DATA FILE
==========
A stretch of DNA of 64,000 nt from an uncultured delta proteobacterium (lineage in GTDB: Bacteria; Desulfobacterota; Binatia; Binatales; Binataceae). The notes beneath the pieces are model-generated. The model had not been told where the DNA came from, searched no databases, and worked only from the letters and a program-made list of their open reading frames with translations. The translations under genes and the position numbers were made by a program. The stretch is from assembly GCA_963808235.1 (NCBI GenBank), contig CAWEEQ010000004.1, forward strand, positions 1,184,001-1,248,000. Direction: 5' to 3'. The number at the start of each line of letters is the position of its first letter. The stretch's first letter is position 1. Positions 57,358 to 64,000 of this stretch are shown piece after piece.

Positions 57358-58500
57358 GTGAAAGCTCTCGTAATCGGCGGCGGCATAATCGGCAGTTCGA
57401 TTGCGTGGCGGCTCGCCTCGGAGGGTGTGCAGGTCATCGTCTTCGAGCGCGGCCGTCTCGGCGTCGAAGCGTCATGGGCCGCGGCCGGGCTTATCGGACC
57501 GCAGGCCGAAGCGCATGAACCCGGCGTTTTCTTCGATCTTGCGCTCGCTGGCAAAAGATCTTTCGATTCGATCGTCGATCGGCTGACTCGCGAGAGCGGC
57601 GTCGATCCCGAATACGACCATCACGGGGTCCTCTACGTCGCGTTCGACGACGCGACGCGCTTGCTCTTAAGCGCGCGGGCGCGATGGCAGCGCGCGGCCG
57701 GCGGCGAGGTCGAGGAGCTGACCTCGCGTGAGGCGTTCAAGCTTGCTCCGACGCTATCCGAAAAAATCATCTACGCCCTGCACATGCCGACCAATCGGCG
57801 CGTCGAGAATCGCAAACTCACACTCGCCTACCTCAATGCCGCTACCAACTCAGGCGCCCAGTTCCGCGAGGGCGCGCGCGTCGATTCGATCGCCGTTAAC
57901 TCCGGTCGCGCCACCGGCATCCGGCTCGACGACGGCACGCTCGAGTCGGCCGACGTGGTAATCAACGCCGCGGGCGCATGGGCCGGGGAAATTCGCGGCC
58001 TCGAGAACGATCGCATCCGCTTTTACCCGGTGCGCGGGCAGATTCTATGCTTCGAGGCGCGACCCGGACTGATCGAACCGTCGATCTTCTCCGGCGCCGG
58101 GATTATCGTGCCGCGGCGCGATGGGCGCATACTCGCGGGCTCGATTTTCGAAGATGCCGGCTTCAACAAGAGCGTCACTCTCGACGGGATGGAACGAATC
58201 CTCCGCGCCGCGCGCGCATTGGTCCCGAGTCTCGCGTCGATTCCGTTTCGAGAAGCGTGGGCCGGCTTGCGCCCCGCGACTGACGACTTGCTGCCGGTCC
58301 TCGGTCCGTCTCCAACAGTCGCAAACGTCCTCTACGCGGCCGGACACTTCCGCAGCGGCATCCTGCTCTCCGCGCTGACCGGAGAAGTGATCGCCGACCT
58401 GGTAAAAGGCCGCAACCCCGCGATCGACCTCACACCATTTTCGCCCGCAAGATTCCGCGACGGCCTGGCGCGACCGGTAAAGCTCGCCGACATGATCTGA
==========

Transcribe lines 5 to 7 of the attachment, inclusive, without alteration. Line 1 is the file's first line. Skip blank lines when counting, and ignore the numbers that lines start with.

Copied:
57501 GCAGGCCGAAGCGCATGAACCCGGCGTTTTCTTCGATCTTGCGCTCGCTGGCAAAAGATCTTTCGATTCGATCGTCGATCGGCTGACTCGCGAGAGCGGC
57601 GTCGATCCCGAATACGACCATCACGGGGTCCTCTACGTCGCGTTCGACGACGCGACGCGCTTGCTCTTAAGCGCGCGGGCGCGATGGCAGCGCGCGGCCG
57701 GCGGCGAGGTCGAGGAGCTGACCTCGCGTGAGGCGTTCAAGCTTGCTCCGACGCTATCCGAAAAAATCATCTACGCCCTGCACATGCCGACCAATCGGCG